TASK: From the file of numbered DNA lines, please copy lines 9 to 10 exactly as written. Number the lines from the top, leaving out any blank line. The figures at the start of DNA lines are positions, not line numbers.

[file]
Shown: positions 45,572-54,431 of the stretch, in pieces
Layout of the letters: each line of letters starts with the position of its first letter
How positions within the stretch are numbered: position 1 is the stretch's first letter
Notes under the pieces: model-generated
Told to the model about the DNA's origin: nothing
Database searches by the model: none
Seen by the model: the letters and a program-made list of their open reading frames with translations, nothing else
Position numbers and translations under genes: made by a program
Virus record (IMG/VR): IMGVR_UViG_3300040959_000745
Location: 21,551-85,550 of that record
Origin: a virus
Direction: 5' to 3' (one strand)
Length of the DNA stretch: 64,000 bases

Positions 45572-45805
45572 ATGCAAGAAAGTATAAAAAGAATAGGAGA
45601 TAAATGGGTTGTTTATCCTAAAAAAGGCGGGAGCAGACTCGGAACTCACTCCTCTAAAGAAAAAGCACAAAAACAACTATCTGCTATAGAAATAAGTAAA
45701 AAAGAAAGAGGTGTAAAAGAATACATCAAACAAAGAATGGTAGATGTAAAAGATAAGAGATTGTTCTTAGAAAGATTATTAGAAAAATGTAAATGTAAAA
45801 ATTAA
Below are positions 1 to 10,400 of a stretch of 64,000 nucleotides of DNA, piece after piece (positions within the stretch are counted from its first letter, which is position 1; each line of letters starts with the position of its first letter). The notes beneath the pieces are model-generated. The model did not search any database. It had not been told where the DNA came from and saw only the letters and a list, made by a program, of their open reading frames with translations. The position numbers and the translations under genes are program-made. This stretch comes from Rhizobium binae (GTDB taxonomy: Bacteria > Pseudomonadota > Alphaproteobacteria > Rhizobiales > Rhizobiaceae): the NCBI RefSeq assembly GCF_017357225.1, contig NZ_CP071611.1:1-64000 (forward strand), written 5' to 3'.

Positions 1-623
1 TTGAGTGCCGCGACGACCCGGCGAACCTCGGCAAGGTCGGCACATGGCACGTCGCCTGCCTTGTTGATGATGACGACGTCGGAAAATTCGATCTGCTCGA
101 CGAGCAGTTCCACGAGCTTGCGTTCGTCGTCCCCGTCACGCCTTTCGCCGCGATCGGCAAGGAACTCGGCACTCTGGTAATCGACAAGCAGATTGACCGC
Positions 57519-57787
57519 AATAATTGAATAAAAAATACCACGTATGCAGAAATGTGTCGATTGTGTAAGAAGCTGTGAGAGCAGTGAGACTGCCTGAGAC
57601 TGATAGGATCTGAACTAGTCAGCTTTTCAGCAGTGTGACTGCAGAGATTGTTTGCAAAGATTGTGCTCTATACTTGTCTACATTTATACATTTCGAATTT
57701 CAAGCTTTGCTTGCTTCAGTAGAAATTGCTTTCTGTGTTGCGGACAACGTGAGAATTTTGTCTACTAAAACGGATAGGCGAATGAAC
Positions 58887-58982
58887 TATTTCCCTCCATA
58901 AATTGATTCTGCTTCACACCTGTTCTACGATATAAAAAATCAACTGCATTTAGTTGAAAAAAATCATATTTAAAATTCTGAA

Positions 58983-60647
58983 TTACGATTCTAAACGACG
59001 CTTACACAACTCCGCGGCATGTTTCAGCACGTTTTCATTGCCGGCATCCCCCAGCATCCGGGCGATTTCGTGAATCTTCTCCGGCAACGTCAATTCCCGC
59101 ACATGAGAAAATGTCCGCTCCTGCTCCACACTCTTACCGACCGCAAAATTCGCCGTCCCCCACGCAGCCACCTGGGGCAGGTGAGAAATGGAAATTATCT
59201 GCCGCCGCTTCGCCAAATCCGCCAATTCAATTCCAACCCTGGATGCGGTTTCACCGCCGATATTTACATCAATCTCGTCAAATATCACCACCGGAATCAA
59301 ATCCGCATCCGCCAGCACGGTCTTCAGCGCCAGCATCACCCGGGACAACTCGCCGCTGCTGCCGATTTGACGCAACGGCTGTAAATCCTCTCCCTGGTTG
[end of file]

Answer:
Virus record (IMG/VR): IMGVR_UViG_3300040959_000745
Location: 21,551-85,550 of that record